Where are they now?

Whenever Zimbabwe’s greatest midfielders are mentioned, it is names like Rahman Gumbo, Benjamin Nkonjera, Johannes Ngodzo, Richard Choruma, Ronald Sibanda, Moses Chunga, Joe Mugabe and Willard Khumalo that spring to mind.

I am not finished yet - Rungisa.
I am not finished yet – Rungisa.

However, the 21st century talent page would not be complete without the mention of Patson Rungisa, who, alongside Kelvin Maseko, Master Masiku and Nqobile Sibanda, made the Railstars midfield tick.

Having risen through the Njanji midfield, “Pat” made his debut as an 17-year-old in 2008 and went on to command a regular starting place in that youthful side, which beat giants Highlanders, Zimbabwe Saints and Amazulu to argue for the bragging rights in Bulawayo.

Every time he put on the green and yellow jersey, Rungisa dispatched his midfield duties with great determination and was influential in the carpet football that the rail men became renowned for as they notched up victory after victory.

The sight of him absorbing pressure from the opposition, tearing down flanks or through central midfield as Njanji put enemy territory under constant bombardment still makes a better part of yesteryear football discussions. He was one of the most hardworking and skilful midfielders the Zimbabwean PSL has ever seen.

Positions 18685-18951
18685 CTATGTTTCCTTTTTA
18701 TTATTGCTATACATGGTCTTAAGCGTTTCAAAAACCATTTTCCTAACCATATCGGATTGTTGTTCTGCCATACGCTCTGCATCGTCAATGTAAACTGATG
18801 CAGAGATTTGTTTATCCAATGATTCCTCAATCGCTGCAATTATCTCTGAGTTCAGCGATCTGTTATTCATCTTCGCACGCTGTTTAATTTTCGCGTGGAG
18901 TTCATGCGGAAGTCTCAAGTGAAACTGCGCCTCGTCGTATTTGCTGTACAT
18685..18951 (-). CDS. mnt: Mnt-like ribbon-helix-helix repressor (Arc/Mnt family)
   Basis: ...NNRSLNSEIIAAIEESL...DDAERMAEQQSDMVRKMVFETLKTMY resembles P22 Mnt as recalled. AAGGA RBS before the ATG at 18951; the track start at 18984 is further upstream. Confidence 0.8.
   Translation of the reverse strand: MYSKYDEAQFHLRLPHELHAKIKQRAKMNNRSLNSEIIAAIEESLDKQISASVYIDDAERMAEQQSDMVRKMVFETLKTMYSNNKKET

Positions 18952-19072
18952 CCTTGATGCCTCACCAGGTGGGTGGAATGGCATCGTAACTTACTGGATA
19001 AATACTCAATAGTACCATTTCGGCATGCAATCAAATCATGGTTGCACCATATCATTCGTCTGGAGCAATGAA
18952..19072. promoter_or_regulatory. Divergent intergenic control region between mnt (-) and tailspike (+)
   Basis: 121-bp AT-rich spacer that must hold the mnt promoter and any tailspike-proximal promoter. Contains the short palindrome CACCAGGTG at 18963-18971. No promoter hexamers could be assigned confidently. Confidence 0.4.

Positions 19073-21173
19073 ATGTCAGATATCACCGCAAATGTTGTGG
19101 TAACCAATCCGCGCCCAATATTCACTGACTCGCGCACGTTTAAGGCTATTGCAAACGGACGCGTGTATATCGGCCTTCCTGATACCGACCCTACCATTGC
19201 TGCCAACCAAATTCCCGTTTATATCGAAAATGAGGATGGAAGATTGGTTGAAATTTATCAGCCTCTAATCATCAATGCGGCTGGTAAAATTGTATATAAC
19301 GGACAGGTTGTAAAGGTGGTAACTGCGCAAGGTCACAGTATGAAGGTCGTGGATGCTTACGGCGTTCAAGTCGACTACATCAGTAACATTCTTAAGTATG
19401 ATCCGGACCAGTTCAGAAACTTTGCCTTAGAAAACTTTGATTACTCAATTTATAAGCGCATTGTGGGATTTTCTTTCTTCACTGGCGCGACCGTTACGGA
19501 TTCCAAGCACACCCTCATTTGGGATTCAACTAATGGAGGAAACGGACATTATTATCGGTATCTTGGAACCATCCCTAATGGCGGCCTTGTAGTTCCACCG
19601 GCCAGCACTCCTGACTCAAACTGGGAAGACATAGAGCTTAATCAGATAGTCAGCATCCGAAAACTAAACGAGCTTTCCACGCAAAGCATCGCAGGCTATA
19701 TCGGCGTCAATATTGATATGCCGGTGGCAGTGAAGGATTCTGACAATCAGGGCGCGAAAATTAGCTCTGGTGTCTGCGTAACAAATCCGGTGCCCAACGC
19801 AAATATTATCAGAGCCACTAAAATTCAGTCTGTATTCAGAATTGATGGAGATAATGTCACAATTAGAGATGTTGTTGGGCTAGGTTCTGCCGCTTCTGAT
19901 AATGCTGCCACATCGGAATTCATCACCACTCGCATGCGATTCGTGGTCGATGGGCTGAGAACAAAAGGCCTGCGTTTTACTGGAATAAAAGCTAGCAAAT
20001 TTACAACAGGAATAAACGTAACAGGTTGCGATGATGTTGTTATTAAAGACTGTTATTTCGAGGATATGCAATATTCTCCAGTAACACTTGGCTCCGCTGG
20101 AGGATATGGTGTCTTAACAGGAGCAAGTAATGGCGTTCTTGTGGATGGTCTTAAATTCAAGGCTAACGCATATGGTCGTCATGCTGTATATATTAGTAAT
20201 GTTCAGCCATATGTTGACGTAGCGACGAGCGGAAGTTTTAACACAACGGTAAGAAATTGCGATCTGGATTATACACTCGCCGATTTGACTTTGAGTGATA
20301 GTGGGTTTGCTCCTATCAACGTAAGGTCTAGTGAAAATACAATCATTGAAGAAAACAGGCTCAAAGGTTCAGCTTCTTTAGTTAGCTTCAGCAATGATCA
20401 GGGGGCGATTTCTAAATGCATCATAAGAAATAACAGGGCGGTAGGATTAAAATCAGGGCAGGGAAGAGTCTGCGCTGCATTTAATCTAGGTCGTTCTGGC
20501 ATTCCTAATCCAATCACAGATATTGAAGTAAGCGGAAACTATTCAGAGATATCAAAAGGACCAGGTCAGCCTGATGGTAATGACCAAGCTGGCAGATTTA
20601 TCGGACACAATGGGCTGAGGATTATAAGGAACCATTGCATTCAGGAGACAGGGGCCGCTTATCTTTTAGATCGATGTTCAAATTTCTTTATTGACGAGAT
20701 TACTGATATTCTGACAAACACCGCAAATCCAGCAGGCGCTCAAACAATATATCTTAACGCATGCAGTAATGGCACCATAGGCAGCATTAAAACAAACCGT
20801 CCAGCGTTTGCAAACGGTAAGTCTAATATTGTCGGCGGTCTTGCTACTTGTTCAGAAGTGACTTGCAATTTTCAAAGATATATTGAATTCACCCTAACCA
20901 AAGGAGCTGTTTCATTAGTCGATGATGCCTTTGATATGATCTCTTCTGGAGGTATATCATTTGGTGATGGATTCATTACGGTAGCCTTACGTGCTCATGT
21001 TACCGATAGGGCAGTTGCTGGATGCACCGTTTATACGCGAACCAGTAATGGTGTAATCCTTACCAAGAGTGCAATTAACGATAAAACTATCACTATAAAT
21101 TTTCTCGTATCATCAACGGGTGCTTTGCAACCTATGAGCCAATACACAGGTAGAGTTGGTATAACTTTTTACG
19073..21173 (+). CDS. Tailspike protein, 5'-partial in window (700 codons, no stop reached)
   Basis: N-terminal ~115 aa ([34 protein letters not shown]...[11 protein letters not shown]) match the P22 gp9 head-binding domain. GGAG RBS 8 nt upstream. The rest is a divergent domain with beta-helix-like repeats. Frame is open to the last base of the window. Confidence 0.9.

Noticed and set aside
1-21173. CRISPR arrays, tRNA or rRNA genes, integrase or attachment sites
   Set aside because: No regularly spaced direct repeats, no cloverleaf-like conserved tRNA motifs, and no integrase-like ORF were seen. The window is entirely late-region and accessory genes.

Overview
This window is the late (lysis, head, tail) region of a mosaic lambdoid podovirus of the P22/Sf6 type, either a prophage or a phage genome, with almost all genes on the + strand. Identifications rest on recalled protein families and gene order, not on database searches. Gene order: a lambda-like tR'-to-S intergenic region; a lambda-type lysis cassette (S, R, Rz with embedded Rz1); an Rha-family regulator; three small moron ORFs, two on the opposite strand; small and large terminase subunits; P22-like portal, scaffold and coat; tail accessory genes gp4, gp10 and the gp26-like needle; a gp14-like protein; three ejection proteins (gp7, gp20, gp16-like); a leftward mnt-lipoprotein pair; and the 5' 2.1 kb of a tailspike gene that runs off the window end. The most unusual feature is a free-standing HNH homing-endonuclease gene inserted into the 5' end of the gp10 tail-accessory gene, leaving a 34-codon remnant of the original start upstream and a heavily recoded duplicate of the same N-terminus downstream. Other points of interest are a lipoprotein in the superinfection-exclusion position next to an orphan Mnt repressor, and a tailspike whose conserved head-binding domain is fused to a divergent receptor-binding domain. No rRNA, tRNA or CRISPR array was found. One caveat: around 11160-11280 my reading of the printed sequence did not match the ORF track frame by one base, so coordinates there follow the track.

It was therefore, not a surprise when Rungisa was rewarded with various junior national team selections under veteran junior coach Nelson Matongorere.

He quit the game three years ago to seek better life opportunities in South Africa, where he is now employed with a catering company as a waiter.

“I am a family man and the need to pay the bills and ensure there is always food on the table pushed me out of the game,” he said. Still eager to return to the game, the 29-year-old said he was still haunted by the day his former team (Railstars) lost 3-4 to Masvingo United in the 2003 ZIFAUnity Cup at the Mucheke Stadium.

“That Gold medal was supposed to be my first and only medal, but Masvingo beat us to it. It remains memorable a game to me because it was a final that relegated teams and playing in my only cup final so far remains something special to me.

“Quitting the game at 26 was not in my early plans, but the economic downturn forced me to do that. If you look at it, I was one of the patient guys who tried to stick it out, but I could not hold on for long because it kept getting worse.”

Rungisa still cherishes teaming up with such players like Edward ‘Sporo’ Tembo, Fisher Khoza, Masiku, Maseko, Brian Makee, Collins Nyambiya, Tirivavi Sithole, Tapela Ngwenya and Nqobile Sibanda.

He mentioned Cosmas ‘Tsano’ Zulu as the greatest coach he ever worked with on his way to winning such personal achievements as Most Promising Player, Young Player of the Year and a ZIFA Unity Cup Silver medal.

He also excelled in youth tournaments, winning the Peter Ndlovu tournament four times and Bet of Africa five times.

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